Hosta ‘Morse Code’
On Jul 13, 2003, hostafishing from Brecksville, OH wrote:
This is a seedling selection from `Goddess of Athena’. This variety is 10 years old. It is a dwarf with foliage a mere 3″ tall. Flower scapes are 6-8″ tall. Formally growing in zone 5. Plants will be tested for hardiness in zone 4.
On Jul 12, 2003, saturns from Cleveland, OH wrote:
A slow growing special dwarf gold hosta which belongs as the centerpiece in a collectors garden. The dots and dashes are disguishable at a glance. Truly a WOW factor hosta.
The Spread of Information
With the first test of the telegraph system being a resounding success for Samuel Morse in May of 1844, sending the message “What hath God wrought” from the capitol in Washington D.C to his assistant and business partner Alfred Vail in Baltimore, the implications of this new communication system were seemingly endless.
When Morse code and the Telegraph found widespread use in the early 1850’s many of the ramifications of this development were being felt by the American people. Now political parties could send messages regarding campaigning in the states at the snap of a finger, abolitionists could send messages and information regarding meetings and rallies to different groups around the country, and even slave owners in the south could receive information and news regarding trading companies on the coast about their goods being shipped overseas to Europe.
The first Telegraph Message sent successfully reading: “What hath God Wrought”
Along with the economic and political aspect of increased communication over vast distances, social issues became increasingly nationalized due to the sharing of new information. With rising tensions between northern and southern states over the issues of slavery being a major theme of this time period, the question of Texas and the expansion of slavery in the south became a more heavily contested issue as information began flowing more freely between the slave states of the south and the free soilers of the north. The introduction of an instant system of communication physically linking the northern and southern parts of the nation increased drastically the amount of conflict between the two regions and physical clashes between the two warring parties.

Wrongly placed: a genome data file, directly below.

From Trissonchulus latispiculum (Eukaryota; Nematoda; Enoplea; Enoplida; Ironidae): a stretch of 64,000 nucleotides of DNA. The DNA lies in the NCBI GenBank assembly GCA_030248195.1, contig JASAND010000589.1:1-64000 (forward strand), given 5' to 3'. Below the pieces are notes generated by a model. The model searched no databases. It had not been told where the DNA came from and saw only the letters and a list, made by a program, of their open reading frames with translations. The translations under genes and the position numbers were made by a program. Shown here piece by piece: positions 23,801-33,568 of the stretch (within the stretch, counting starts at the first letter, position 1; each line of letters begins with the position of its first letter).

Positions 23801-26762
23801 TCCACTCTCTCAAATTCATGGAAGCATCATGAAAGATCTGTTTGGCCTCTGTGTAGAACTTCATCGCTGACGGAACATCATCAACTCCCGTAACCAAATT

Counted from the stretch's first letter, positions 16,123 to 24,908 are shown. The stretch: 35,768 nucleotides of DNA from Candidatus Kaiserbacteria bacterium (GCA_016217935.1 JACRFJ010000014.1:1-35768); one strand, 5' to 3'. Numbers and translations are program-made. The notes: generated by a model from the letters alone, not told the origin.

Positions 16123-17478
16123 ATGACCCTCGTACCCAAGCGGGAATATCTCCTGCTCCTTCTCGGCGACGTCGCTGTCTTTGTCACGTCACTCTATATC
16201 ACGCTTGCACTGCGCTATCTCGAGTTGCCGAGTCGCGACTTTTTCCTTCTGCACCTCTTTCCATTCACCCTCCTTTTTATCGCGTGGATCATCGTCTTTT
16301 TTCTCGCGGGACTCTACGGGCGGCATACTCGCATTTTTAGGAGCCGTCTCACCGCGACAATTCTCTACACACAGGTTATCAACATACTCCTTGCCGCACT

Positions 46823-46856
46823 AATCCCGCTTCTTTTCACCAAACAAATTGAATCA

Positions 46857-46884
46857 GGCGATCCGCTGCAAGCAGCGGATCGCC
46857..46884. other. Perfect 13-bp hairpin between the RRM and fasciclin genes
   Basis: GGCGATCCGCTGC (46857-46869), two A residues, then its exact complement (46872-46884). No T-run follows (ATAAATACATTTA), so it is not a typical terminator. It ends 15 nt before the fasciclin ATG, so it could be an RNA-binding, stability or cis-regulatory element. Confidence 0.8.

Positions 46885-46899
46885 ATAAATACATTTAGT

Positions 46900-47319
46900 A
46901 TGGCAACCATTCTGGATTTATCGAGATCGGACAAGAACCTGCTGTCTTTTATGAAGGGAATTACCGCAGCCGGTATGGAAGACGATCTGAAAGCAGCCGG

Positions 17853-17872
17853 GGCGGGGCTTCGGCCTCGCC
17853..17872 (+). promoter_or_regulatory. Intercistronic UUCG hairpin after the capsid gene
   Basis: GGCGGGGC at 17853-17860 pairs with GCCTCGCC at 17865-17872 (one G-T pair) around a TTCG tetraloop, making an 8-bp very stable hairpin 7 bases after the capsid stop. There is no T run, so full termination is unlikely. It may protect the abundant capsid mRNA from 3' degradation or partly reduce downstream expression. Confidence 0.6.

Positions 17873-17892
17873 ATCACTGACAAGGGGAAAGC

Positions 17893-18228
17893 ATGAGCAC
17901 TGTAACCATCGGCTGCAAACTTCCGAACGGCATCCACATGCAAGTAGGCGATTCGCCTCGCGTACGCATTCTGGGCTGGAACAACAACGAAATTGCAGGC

News of the Mexican-American war between 1846 and 1848 were now beginning to be received more quickly as telegraph systems began expanding west following the settlement of new lands. Information regarding the election of 1848 also became a major push factor due to the introduction and use of the telegraph. This growing network of communication managed to somehow bring the nation closer together for several years as people basked in the light of this new technological masterpiece, while helping sow the seeds of dissent between the factions leading the United States and inevitably bringing the nation to the brink of war in the coming years over the issue of slavery.
DIY Morse Code Bracelets
I’ve been meaning to put my collection of Miyuki seeds beads to good use. They’ve always been one of those things that I can’t restrain myself from hoarding every time I step inside a bead store. The perfectly uniform, cylindrical beads come in nearly every shade of color imaginable and their itty bitty size make them that much more appealing. I’ve got a thing for anything miniature. So inspired by Sashi’s seed bead bracelets and George Frost’s morse code jewelry, I recently made a handful of mini seed bead bracelets, each encoded with secret little messages.
Because the Miyuki Delica seed beads are super tiny, you’ll need a wire beading needle to help you string the beads onto the embroidery floss. Thread the embroidery floss through the beading needle.
You’ll pick 4 colors for each bracelet. A base color, a color for the dots, a color for the dashes and a color separating the dots and dashes. Here I’m using red for the base color, green for the dots, turquoise for the dashes and gold as spacers. Thread on a few base color beads.
Add a spacer bead – in this case, gold. Then spell out the first word with dots (green beads) and dashes (turquoise). Separate each letter with a gold spacer bead. Here I’m spelling out “I LOVE YOU” and the first word is “I” with is translated with just two dots.
Add a few more base color beads and translate the next word, which is “LOVE” – and then “YOU” next. Add a few more base color beads.
Thread on a crimp bead. Your crimping pliers have two notches – the first squeezes the tube closed with an indentation along the middle of the bead. The second notch is used to fold the crimp bead into a tube shape. Add another crimp bead onto the other side of the bracelet and crimp it closed.
The closure for the bracelet is simply a tiny small bead, with an opening just big enough to snuggly slide up and down the embroidery floss to tighten. Thread both ends of the embroidery floss through your wire beading needle. Thread on the gold bead – it will be a super tight fit! Crimp on two more crimp beads an inch and half down from the ends of the last seed beads. Trim away any excess and you’re finished!
Best Friends, XOXO, I Woke Up Like This, I’m So Fancy, WTF . . . say it with morse code!